Charon's Obol and Its Effect on Modern Religious Practices

Megan Warner, University of South Dakota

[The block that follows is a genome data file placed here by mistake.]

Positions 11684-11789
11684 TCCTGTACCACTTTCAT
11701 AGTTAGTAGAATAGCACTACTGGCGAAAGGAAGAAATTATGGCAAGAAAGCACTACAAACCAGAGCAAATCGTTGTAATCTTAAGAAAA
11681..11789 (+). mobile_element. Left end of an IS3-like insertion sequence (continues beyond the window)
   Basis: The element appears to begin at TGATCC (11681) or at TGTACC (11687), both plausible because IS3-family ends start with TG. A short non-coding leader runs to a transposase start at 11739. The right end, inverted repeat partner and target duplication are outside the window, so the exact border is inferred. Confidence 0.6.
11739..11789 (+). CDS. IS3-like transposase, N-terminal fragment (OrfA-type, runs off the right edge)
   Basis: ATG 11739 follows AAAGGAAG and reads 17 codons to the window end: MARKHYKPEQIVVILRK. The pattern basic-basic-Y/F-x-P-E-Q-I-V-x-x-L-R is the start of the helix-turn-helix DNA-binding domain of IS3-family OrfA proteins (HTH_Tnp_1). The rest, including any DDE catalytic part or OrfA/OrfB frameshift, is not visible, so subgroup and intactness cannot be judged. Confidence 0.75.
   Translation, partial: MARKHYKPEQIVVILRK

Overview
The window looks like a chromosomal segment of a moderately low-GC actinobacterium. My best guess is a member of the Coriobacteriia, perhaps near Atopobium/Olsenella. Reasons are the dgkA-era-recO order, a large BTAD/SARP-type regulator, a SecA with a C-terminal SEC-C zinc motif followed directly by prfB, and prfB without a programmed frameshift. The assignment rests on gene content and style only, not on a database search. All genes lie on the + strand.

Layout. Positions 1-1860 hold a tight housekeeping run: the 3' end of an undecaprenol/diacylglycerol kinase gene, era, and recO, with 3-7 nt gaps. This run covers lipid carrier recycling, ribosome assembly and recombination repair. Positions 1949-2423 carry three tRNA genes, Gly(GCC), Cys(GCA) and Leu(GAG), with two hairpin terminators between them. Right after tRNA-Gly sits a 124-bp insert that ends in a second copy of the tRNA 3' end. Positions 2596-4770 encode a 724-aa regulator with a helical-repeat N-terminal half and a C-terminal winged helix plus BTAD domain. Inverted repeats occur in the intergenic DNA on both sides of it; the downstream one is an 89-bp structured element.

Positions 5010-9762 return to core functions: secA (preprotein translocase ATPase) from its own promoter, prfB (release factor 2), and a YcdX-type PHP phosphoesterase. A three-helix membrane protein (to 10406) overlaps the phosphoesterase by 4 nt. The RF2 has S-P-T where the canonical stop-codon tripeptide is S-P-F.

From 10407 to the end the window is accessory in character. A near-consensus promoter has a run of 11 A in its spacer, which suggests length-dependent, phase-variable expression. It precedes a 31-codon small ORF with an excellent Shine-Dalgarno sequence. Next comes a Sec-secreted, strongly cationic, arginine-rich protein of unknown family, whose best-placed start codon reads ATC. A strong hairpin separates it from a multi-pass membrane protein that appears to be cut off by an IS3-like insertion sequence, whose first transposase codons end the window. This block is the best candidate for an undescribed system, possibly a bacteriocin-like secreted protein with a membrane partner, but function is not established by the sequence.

A burial practice in Ancient Greece known as Charon's Obol, the placement of a coin in the mouth or near the body of the dead as payment for Charon, the ferryman of the underworld, was widely present in Greek burials and has persisted into the modern era. Charon's Obol was a way of preparing the soul for its journey into the afterlife, a practice which has bled into other religions in various ways, such as communion in Catholicism. To understand the synthesis of this ancient Greek practice into modern rites and burials, this study examines the various literary, historic, archaeological, and osteological sources that involve the mythological character of Charon and the burial practices surrounding the use of Charon's Obol. This combined historical-anthropological approach allows for the holistic examination of the origins and evolution of Greek and Roman practices and beliefs, and the continuation of these practices into Roman-Latin Christianity and modern-day religions. The hypothesis of this research suggests that the desire to prepare the soul for the afterlife through the use of payment to a figurative ferryman has been present throughout pre- and post-Greek history in southern Europe, even as the religious systems along with their burial practices have continued to change and adopt Catholicism. The importance of such mortuary practices, while no longer directly correlated to the Greco-Roman religion, remains a relevant burial practice for local communities. This research will help increase the understanding of the continuity between Ancient Greek burial practices and modern-day practices, and what beliefs systems have remained consistent between them.